The state of Jewish-Kurdish relations

Wext: Thursday, 12.August. @ 00:00:00 CEST


By Daniel Bart

11. 08. 2004 -
Most Kurds are familiar with the fact that Kurds and Jews have been friends for thousands of years. Most Jews are not. Most Arabs know that there is cooperation between Israel and the Kurdistan Regional Government (KRG). Officially, this is all very secret and based on plausible denial. Why is this so?

There was very close cooperation between Israel and the KDP in the years 1965-75. During most of that time there were usually some 20 military specialists stationed in a secret location in southern Kurdistan. Rehavam Zeevi and Moshe Dayan were among Israeli generals who served in Kurdistan.

The Israelis trained the large Kurdish army of Mustafa Barzani and even led Kurdish troops in battle. In 1966, Kurdish troops led by colonel Tzuri Saguy of Israeli military intelligence wiped out an entire Iraqi brigade, i.e. about 5 000 Iraqi soldiers. Israel was able to assist the Kurds only because the Shah and the United States allowed it to do so. Everything was “secret” as requested by Israel’s Kurdish partners.

Barzani’s royal “friend” in Teheran sold out the Kurds to Saddam in 1975. The KDP could no longer guarantee the security of the Israeli guests and they were thus evacuated. [...]

The malicious and libellous claim that Israel somehow abandoned its Kurdish allies is still promulgated by people with much Kurdish blood on their hands. The truth is that Israel never abandoned the Kurdish people despite the flaws of its Kurdish allies. The 1975 Iranian sell-out of the Kurds was a major strategic defeat for Israel in the region and was followed by an even greater strategic loss in 1979. This meant that Israel no longer had any ally to the east of Israel’s eastern front. There are two books published in Hebrew that describe the 1965-75 relationship.[1]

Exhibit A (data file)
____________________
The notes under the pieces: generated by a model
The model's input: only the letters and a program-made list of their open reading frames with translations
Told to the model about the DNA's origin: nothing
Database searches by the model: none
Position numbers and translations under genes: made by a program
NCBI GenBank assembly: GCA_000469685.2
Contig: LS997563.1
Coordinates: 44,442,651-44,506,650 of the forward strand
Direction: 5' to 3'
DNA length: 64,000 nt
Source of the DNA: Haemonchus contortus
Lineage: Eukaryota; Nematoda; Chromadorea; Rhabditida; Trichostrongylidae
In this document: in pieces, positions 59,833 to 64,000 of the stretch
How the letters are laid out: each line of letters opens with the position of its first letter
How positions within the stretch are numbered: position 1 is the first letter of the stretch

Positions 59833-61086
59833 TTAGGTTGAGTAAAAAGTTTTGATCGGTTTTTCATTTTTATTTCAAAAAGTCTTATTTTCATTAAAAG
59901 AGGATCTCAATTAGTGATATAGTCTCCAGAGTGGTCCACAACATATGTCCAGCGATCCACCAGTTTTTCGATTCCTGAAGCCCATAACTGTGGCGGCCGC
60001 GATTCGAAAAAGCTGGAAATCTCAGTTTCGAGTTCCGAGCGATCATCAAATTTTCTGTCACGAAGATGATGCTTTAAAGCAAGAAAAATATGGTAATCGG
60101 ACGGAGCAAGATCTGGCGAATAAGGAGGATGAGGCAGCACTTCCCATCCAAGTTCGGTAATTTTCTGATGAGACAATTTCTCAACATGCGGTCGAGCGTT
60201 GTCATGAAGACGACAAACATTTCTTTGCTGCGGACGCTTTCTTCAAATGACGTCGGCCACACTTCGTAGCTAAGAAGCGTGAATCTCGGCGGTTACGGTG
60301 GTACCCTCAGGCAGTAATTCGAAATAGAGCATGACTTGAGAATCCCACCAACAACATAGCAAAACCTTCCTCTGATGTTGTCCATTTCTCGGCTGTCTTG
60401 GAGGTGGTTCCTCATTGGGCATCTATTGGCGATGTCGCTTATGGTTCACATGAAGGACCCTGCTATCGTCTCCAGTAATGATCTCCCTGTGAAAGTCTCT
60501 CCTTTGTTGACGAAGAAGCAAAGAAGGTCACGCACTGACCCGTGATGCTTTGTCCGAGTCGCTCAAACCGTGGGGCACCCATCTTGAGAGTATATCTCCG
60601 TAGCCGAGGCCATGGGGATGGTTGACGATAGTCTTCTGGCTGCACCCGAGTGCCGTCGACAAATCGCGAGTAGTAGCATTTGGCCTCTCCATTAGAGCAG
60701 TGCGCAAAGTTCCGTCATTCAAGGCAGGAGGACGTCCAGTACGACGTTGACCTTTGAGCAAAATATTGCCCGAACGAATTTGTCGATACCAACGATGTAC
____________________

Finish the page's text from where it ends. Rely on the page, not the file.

Israel has two ministries of foreign affairs. One is official and maintains embassies in foreign countries. The other is one of eight departments in the Institute for Intelligence and Special Operations often known as the “Mossad” meaning “institute”. That second ministry of foreign affairs is called the Political Action and Liaison Department. This department maintains relations with friendly intelligence services as well as with countries with which Israel does not have official diplomatic relations. Contrary to what is usually assumed, Israel maintains good relations with most Arab regimes. It would be somewhat strange if the two KRG:s had less relations with Israel than have Israel’s Arab rivals.

The “secret” cooperation between Kurdistan and Israel is mainly in two fields. The first is in intelligence cooperation and this is hardly remarkable as half the world including many Muslim states have such relationships with Israel. The second is influence in Washington. American Jewish organizations share their political influence with Israel’s friends and allies inside and outside the US. Governments who in some way rely on Jewish political influence in the United States include Egypt, Jordan, Turkey, India and Bulgaria. Again, Kurdistan is no exception. The Mossad even has an office in Amman, Jordan as well as offices in the capitals of Central Asia. All this is well known in the Middle East.

While the KRG has excellent relations with the government of Israel, it mismanages the relationship with the Jewish people. Most Kurds do not realize the potential in the Jewish-Kurdish relationship. This potential has not been realized as the relationship has been monopolized by two persons who do not even attempt to represent the interests of the Kurds in areas of Kurdistan outside the boundaries of Iraq.